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V-neck

The classic V neckline is fitting for women of all sizes, but tends to flatter chesty women. If you have a small bust and want this kind of cut, consider adding some pads beneath the fabric or wearing a padded bra. It helps elongate the silhouette and make you look slimmer. The best part is, a slit complements this cut.

TIP: Some institutions may not allow low-cut wedding dresses so remember to consult your local church regarding this matter.

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 Guest post.

Bicol’s First Art x Fashion Magazine, AGORA, Is Launching Soon!

I lived in Naga City, Bicol for almost two decades. In all those years I’ve seen and met many people who are not only intelligent but are also very creative. Although Naga is one of the most prosperous cities in the region, there seemed to be a lack of venues for the thriving art community to showcase their work. Restaurants and bars have appeared like mushrooms in different parts of the city the last time I visited, but not once did I see a cafe filled with books, films, art pieces, or anything educational that the youth can actually learn from. Most people are either online or at a crowded place like Starbucks-Magsaysay, while only a handful of people would visit the art show at Avenue Square or attend the book launch of a nationally recognized Bicolano poet.

I’ve always had this dream for my hometown about a platform which my fellow Bicolanos could utilize to show their work. So when an old classmate of mine who is so passionate in promoting FIlipino culture and fashion pushed through with the idea, I was glad that finally that dream can now be realized.

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A Greek word meaning ‘a public place’, AGORA “was formed with the desire to showcase the best of Bikol and cultivate a sense of panache and a forward-thinking taste among homegrown talents with a local and global audience. AGORA Magazine is a non-profit online magazine dedicated to become a platform for up-and-coming Bikolano artists in the fields of Photography, Fashion, Beauty, Music, Literature, Film, Visual Arts such as Painting and Illustration, Theatre, Industrial and Interior Design and other fields of creativity.”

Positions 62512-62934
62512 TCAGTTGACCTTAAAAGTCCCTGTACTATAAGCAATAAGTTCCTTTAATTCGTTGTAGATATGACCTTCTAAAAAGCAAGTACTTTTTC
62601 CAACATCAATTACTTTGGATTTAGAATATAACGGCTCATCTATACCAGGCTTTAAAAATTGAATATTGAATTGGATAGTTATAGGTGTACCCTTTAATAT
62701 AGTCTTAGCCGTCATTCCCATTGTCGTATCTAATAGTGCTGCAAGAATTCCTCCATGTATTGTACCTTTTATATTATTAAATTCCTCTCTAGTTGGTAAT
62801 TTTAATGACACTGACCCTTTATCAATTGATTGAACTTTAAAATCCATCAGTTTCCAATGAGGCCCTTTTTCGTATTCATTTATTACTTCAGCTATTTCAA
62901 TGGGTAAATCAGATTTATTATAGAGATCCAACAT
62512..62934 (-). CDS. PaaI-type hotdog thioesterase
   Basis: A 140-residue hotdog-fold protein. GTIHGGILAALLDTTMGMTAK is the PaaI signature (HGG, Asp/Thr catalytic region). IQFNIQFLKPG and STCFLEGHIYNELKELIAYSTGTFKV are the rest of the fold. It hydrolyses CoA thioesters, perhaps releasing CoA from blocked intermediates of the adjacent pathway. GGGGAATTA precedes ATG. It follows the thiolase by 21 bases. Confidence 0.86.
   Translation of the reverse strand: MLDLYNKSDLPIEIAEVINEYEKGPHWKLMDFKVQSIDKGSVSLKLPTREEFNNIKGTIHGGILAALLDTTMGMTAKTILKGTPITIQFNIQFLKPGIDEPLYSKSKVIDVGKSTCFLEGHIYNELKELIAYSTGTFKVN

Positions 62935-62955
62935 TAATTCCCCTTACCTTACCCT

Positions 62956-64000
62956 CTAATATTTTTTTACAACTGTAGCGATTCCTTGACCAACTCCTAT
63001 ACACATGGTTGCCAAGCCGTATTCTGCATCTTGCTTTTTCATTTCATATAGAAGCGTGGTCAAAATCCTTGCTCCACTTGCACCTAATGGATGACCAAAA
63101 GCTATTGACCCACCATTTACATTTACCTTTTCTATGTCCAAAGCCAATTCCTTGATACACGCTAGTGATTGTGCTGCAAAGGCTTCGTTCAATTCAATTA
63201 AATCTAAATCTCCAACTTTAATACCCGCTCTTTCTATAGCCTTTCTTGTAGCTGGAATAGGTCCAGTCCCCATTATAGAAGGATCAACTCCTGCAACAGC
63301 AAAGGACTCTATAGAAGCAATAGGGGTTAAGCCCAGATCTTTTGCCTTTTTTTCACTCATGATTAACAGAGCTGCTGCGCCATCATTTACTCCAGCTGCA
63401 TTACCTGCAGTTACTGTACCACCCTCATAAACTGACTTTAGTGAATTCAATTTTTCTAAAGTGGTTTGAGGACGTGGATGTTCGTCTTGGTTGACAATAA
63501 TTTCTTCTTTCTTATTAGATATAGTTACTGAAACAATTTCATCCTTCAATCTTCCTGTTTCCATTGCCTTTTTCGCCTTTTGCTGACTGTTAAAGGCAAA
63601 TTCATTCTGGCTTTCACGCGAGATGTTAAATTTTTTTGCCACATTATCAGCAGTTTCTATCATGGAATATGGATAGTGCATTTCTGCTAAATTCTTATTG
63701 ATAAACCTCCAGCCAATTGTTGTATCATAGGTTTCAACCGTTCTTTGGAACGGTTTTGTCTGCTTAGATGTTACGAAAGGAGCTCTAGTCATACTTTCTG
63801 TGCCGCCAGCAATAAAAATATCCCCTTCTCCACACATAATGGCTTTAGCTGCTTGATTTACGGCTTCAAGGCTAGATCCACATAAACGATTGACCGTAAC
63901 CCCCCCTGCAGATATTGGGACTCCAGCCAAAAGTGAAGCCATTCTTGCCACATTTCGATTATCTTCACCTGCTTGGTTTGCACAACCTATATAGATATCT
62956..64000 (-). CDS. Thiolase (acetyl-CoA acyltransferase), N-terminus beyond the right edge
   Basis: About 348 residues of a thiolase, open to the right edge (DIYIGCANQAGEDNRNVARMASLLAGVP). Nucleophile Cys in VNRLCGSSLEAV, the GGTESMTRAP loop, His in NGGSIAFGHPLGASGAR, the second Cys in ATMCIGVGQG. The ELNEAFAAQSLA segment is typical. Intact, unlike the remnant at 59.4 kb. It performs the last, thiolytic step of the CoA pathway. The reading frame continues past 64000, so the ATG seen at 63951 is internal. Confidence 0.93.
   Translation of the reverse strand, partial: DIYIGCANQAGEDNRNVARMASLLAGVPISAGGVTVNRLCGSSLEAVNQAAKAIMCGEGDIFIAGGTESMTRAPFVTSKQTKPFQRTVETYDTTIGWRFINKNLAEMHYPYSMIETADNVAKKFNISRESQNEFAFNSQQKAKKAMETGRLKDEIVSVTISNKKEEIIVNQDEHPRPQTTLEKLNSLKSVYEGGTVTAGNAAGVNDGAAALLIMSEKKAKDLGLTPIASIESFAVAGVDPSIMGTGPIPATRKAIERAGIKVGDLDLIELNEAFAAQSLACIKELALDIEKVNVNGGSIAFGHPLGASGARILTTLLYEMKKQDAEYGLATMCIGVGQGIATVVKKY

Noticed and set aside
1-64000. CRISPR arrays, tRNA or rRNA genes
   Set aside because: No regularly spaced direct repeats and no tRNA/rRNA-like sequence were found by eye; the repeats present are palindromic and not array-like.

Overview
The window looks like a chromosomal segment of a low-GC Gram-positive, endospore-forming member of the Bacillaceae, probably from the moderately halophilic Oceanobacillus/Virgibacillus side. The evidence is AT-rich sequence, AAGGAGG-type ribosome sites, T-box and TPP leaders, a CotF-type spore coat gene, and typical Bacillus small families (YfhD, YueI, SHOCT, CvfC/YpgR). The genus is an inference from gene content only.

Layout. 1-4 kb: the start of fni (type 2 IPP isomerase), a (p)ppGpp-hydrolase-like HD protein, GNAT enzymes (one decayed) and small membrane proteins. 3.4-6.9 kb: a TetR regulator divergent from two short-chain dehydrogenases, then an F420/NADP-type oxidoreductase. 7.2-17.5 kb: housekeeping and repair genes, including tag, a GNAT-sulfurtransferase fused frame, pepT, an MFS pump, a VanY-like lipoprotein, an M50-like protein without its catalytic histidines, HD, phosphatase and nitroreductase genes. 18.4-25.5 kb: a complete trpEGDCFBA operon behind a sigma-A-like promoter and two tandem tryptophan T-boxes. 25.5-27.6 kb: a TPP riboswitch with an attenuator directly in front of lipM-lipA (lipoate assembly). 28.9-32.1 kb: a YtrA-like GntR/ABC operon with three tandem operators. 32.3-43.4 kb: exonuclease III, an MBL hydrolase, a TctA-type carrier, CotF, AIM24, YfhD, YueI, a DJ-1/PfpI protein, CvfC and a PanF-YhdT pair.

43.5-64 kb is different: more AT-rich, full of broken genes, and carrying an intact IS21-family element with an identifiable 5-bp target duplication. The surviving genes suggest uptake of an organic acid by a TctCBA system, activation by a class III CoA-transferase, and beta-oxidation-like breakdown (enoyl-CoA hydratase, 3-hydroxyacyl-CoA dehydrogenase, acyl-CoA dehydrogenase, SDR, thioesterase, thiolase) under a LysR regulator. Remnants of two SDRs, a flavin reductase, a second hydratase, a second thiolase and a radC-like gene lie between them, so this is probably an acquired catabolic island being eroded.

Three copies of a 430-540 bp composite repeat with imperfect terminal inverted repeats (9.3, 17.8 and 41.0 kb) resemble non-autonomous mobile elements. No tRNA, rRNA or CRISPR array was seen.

Here are a few of my favorites among the teasers posted on the magazine’s Facebook page:

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The maiden release, called ‘The Paper Issue’, “looks into the paper as a weapon, as a tool, as a means for expressing creativity; and as the translated ‘papel’, we look into the roles we play in cultivating Bikol Art into a global, social community of acquired tastes.”

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The best thing about AGORA magazine is it’s crowdsourced. If you are a Bicolano artist dying to show your talent to the online public, shoot the team an email at agoramagazinebikol(at)gmail(dot)com. AGORA Magazine is a tri-monthly magazine and accepts contributions in the form of Feature Articles, Fashion and Beauty Editorials, Photo Journals, Illustrations and Art Installations, Essays and Critiques

Follow AGORA Magazine on Facebook to stay updated!